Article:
Forms that work: Designing web forms for usability

Fun with forms

We admit it: most forms are designed with some serious purpose in mind.

But we rejoice when we come across a bit of forms humour.

Oatmeal describes how to do a shopping cart

This cartoon from the Oatmeal is full of good advice - but please don't visit it if you dislike strong language. How to make your shopping card suck less.

Can a radio button be happy?

User Interface Artist explains to camera how her emotions about her cat's illness are communicated in her form design. 

Forms elements maximum, response minimum

Sebastian Ly Serena in the Netherlands created a visually rich experience that ends up with a simple button to click. 

Er ... and the reason for that question was?

Spotted on a survey: cat wearing a duck hat? (from Twitter via @joylandrews)
 

The US military comment on the UK census

It's not often we come across a cartoon on the subject of form; still less often that it's from the US military. It's a Census, Not Censorship by Staff Sgt Austin May, 100th Air Refueling Wing Public Affairs, RAF Mildenhall,
 

Age last birthday

Censuses have been around for a long time. We came across this Punch cartoon from 1861 found by the Epsom and Ewell History Explorer project. 

 

A comment on forms processing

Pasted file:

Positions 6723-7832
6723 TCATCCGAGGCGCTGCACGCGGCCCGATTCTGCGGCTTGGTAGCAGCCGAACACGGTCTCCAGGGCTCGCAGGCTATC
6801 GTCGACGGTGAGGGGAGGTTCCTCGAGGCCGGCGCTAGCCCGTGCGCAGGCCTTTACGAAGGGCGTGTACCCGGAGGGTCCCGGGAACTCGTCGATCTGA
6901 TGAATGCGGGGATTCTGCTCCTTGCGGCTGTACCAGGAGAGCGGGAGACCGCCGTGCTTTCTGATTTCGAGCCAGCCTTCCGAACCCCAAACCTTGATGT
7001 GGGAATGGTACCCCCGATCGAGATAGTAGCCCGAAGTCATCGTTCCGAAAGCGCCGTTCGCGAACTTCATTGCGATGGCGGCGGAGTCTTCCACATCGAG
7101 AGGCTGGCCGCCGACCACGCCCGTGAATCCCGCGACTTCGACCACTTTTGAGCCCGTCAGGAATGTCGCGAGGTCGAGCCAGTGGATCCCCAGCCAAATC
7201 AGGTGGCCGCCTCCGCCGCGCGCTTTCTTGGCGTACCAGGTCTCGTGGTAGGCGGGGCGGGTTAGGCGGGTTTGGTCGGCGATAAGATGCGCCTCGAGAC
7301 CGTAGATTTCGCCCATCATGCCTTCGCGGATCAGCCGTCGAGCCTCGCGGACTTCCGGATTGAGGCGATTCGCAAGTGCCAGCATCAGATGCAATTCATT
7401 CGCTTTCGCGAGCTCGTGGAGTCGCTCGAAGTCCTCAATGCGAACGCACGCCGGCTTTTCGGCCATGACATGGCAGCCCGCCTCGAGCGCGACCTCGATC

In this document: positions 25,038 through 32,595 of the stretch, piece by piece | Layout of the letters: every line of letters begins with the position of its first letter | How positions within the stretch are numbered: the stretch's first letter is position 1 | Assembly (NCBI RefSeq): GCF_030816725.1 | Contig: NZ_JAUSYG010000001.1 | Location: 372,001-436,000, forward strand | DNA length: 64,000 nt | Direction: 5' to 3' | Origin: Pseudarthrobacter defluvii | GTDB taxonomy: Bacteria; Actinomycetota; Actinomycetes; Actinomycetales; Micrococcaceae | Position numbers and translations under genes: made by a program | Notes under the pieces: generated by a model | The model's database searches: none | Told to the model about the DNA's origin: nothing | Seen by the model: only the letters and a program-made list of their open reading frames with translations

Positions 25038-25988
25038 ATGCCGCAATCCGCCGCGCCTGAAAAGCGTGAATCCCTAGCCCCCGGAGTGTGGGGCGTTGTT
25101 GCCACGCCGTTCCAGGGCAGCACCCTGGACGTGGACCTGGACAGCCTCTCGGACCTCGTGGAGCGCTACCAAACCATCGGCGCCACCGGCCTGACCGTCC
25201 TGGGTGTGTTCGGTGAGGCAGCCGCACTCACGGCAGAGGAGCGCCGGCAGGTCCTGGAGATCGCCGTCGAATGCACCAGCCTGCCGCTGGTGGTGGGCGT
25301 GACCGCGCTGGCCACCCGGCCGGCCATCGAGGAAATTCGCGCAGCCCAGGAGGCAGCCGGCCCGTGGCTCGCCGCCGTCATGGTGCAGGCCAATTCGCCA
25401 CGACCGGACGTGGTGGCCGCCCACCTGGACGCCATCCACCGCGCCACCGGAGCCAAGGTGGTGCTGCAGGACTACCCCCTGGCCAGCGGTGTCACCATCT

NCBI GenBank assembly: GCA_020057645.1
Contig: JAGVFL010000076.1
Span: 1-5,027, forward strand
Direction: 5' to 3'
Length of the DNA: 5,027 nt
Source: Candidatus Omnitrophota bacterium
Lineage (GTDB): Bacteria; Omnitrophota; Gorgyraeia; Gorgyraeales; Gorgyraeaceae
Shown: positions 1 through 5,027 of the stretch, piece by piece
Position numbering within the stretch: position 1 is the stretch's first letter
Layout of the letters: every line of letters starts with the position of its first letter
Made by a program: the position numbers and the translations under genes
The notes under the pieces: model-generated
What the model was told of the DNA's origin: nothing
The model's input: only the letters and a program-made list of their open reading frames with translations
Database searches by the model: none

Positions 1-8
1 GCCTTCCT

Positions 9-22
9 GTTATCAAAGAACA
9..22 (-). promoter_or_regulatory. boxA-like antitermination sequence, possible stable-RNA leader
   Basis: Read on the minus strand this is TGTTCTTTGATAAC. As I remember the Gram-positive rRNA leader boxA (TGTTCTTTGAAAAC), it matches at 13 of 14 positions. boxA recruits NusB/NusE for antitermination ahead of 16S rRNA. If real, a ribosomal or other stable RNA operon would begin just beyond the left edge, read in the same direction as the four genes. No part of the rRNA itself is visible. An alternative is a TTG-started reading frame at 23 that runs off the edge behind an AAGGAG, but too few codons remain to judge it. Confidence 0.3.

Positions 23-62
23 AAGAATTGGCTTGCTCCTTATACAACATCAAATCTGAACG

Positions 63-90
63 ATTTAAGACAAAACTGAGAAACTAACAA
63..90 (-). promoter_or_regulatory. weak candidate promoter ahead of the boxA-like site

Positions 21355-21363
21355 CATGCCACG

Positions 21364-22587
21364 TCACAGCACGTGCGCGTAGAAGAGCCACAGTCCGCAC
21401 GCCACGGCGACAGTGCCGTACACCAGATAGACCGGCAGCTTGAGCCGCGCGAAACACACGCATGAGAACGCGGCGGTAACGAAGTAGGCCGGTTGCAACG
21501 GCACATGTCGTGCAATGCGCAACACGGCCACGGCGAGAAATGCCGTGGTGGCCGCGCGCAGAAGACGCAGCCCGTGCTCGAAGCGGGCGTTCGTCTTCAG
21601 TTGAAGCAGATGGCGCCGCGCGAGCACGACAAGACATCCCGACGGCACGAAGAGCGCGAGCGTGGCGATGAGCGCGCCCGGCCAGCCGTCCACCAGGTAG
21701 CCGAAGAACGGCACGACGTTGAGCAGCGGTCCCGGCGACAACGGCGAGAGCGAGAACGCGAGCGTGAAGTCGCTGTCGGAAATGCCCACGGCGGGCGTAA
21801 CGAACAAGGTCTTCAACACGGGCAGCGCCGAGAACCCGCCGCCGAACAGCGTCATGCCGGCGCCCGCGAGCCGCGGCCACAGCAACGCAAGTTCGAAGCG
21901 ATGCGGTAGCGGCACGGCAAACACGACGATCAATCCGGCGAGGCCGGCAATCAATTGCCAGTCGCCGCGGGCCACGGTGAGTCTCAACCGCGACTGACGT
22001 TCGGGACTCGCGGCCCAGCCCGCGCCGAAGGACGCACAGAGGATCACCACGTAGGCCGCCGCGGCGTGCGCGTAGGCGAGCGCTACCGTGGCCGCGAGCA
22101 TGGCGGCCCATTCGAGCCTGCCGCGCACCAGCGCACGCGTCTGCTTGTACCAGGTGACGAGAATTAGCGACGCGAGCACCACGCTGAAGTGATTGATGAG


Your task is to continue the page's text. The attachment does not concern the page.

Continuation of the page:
How long does it take to process an expenses claim? PHD comics dealt with that issue in 2011.

The form as political satire

In 2011, the UK Defence Secretary Liam Fox resigned over a political scandal. He was accused of improperly allowing associates to attend high level international meetings. This site lets you create your own Liam Fox Business Card.

The Citizen's Self-Arrest Form

The police department in the city of East Point, Georgia, US produced this Citizen's Self-Arrest form

The Form Response Form

In the early 1980s, the American Institutes for Research had a Document Design Center that did wonderful work in forms design, usability, and information design. They saw a tremendous number of poor forms, and issued a newsletter called "Simply Stated". In one of them, they included a 'Form Response From' that allows you to send a response to a poor form, in categories labelled:

  • "Evaluation" (example: "Your form is [] unfathomable   [] immoral   [] silly    [] the wrong one - try again"),
  • "Inquisition" (offering choices for you to ask questions about the form)
  • "Disposition" (to explain what you're doing with the form) and
  • "Penalties" ("If you fail to respond to this FRF within 15 days, you'll make me more upset than I am now"

Brian Sherwood-Jones of Process For Usability blogged about the Form Response Form; there's a downloadable .pdf of the form linked from his post.

Just personal enough: a correspondence response form

The science fiction writer Robert A. Heinlein had a response form that he sent to every correspondent

Two of the choices:

"( ) Thanks for your kind words. You have made my day brighter.

( ) You say that you have enjoyed my stories for years. Why did you wait until you disliked one story before writing to me?"

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Last Modified 2016-04-27